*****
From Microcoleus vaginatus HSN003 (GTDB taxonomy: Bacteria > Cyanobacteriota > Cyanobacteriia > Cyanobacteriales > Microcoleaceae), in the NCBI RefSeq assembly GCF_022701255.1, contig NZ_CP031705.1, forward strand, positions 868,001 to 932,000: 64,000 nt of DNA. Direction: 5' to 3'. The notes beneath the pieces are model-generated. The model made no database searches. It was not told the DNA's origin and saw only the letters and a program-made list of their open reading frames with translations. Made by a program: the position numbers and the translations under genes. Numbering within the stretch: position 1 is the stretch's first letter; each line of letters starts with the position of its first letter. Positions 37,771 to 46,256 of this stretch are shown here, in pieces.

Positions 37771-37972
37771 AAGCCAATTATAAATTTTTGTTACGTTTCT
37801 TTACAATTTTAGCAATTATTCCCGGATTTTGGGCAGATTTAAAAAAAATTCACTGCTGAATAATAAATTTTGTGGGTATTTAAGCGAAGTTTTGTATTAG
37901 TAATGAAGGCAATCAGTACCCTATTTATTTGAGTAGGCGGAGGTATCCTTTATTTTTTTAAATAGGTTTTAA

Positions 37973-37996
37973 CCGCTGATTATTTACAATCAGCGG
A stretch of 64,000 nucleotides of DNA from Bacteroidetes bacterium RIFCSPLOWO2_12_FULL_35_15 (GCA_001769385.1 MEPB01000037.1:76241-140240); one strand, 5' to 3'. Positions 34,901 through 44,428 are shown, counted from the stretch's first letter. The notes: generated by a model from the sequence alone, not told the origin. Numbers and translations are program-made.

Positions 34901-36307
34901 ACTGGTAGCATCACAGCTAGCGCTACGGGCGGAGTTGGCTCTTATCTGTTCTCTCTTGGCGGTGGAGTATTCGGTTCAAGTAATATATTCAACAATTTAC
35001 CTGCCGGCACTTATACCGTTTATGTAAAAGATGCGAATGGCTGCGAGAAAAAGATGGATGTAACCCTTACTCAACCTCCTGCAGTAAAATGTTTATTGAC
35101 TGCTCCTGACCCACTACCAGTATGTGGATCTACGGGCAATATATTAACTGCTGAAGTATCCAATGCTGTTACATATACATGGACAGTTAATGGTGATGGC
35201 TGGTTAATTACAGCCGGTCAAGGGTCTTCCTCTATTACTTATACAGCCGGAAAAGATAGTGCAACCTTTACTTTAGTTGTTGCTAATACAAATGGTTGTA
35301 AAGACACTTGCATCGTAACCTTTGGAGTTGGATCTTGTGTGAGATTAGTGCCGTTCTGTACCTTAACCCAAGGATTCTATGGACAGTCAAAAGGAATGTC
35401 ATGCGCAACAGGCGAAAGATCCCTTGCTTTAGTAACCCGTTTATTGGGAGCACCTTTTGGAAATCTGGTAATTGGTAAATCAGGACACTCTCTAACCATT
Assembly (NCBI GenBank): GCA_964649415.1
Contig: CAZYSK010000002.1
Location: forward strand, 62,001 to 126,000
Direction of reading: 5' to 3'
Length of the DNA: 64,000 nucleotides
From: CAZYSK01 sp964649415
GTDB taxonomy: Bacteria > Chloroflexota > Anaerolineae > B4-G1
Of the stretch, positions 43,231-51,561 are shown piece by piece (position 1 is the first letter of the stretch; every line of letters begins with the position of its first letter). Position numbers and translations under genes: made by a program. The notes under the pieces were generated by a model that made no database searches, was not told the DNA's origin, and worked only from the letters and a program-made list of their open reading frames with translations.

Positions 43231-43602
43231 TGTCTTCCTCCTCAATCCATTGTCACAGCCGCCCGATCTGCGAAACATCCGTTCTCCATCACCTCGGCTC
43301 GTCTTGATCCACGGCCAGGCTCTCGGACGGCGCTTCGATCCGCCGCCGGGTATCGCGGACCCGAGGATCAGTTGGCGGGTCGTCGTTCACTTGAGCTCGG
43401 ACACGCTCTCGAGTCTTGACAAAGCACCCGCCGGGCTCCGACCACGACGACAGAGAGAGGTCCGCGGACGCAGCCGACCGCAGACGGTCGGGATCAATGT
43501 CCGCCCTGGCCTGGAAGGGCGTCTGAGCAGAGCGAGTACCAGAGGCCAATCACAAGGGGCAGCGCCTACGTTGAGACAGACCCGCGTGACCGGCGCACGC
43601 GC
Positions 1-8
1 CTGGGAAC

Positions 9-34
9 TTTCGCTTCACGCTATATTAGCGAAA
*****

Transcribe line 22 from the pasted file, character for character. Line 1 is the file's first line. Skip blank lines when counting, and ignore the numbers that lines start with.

GTDB taxonomy: Bacteria > Chloroflexota > Anaerolineae > B4-G1